‘HITMAN HD TRILOGY’ (M)
It took six long years for “Absolution,” the latest installment in the “Hitman” series, to reach stores, so those new to the realm of stealth assassinations probably haven’t played the earlier games, which came out reliably at two-year intervals throughout the last decade. There are five games in total, beginning with the PC-exclusive, “Hitman: Codename 47,” and culminating with the aforementioned “Absolution.” All of the many contract kills in between have been collected on this disc, with the two last-gen titles getting a next-gen facelift and 2006’s “Blood Money” appearing as is (or as was). Those already familiar with chrome-domed Agent 47’s grisly exploits will find much to enjoy in this stroll (or predatory stalk) down memory lane, but those who earned their first buck-for-blood in last year’s “Absolution” will learn that the smooth mechanics and endless opportunities for invention afforded by that game were purchased with the frustratingly hit-and-miss gameplay from the games that preceded it.
In their time, the earlier “Hitman” games were amazing, but even after an HD conversion, they feel incredibly dated. The environments lack detail, and the animations are stiff and excruciatingly slow. Paths to the target are surprisingly limited in the older games, and the A.I. is spotty — frequently to the player’s detriment. You’ll encounter scenes when you’re passing security, disguised from head to toe, only to be suddenly inundated with gunfire, feeling completely baffled as to what you did to give yourself away. But despite these intermittent frustrations, stealth aficionados may appreciate the unforgiving nature of the earlier games. In the old days, 47’s third-person shooting skillset was extremely limited, and without the option to shoot your way to success, the pressure was on to sneak your way there. That sort of difficulty lessens as you progress through the trilogy, but so too do the infuriating episodes of enemy precognizance. At the very least, “Hitman HD Trilogy” will be interesting to longtime fans and educational to noobs.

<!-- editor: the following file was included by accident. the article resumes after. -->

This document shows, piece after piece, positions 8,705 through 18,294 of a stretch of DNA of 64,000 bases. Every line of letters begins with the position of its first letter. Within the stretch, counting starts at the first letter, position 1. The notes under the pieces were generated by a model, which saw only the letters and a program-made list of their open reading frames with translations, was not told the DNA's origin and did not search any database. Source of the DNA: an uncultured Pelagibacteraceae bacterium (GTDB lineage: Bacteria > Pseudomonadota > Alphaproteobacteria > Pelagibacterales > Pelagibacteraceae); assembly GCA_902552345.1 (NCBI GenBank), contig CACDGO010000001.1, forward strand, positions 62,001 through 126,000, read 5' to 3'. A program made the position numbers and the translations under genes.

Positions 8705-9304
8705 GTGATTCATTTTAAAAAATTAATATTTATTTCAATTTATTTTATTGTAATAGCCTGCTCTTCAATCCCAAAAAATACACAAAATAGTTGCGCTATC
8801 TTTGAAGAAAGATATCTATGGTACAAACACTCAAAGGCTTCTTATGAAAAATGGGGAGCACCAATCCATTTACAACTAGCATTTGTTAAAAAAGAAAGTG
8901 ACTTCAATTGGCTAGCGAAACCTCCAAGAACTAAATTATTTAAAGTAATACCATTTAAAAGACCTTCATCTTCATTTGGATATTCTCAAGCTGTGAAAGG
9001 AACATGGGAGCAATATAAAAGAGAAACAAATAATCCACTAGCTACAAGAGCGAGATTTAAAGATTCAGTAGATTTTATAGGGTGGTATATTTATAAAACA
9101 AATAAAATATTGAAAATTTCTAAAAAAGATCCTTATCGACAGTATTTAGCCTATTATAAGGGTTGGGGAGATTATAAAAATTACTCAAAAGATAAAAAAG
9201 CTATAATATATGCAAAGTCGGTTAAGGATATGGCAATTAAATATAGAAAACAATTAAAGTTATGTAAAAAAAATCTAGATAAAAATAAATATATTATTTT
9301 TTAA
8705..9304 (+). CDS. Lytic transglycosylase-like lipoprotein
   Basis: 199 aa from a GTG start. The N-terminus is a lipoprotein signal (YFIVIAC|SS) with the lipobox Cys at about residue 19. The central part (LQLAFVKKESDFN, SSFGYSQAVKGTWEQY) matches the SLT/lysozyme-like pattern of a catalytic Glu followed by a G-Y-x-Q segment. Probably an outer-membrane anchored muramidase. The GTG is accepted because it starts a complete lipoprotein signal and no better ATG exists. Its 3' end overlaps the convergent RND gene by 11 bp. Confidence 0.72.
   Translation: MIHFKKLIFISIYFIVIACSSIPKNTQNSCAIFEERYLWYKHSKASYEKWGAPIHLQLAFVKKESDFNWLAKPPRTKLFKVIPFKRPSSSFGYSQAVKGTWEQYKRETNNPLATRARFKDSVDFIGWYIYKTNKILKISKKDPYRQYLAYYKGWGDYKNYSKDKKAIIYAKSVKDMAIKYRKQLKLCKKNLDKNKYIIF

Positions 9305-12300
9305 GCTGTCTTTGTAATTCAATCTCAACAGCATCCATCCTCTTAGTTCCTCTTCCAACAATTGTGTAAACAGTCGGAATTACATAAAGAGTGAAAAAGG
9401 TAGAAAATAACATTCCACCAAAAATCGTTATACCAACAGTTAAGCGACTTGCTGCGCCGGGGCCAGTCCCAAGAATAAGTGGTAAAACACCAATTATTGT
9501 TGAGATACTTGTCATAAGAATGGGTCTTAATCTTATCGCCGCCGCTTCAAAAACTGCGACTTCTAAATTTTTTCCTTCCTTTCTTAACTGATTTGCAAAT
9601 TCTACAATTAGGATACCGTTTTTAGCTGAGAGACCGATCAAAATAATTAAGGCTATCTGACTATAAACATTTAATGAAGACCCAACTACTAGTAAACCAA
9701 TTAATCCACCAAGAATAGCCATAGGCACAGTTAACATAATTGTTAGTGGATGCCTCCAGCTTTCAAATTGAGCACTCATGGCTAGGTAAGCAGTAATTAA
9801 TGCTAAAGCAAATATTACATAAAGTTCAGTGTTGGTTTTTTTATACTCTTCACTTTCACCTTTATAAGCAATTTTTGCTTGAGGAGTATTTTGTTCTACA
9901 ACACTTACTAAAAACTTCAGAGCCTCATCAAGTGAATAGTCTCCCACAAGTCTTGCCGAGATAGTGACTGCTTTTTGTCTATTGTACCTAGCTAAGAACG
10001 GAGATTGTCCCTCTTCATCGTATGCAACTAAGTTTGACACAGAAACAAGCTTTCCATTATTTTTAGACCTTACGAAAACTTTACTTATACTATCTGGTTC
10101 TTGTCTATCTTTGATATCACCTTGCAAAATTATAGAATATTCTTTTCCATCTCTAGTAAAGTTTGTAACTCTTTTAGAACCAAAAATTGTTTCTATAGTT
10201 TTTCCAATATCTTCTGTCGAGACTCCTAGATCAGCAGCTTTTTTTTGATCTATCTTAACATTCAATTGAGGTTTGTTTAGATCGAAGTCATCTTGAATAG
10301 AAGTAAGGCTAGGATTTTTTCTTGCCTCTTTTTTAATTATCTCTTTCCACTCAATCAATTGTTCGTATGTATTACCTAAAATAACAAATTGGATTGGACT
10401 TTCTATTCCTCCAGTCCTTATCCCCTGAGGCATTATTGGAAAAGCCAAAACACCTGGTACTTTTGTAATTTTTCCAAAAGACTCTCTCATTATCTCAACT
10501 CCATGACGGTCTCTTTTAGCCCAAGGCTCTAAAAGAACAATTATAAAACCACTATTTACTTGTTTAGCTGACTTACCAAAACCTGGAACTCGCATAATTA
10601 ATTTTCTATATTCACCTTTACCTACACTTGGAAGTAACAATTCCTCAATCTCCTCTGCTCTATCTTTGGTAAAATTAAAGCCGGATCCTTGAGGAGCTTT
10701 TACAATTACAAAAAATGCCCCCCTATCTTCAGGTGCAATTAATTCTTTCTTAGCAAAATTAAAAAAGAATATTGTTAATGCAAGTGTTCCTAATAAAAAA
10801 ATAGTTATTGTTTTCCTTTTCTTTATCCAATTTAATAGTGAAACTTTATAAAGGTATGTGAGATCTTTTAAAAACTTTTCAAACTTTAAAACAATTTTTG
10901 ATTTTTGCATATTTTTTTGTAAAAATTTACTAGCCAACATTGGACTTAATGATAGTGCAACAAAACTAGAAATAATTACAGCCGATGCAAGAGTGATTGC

‘SKULLS OF THE SHOGUN’ (T)
Microsoft Game Studios
Xbox Live Arcade
“Skulls of the Shogun” is a grid-based strategy game, without the grid. As a samurai general, fatally betrayed by his subordinate (who subsequently dies himself), you control an army of standard turn-based units (archers, infantry, cavalry) and endeavor to avenge yourself, with the afterlife serving as your new battlefield. It’s a weird premise, benefitted by a charming art style and an abundance of humor. The lack of a grid serves to make the game more accessible to a broad audience, but fans of the genre may be dismayed by the loss in precision. Terrain has an impact on battle, and without a grid, sometimes it’s hard to be certain exactly where you’re standing.
‘BIOSHOCK ULTIMATE RAPTURE EDITION’ (M)
It’s likely that Sony and Microsoft will announce their new consoles in the coming months, and yet the most anticipated event in interactive entertainment this year is the imminent release of “Bioshock: Infinite.” This anticipation was earned by two astonishing first-person shooters set in the Art Deco, underwater dystopia of Rapture. If you don’t already own “Bioshock 1” and “2,” you should 1. be ashamed of yourself, and 2. immediately buy this disc, featuring both games at a discounted price. CV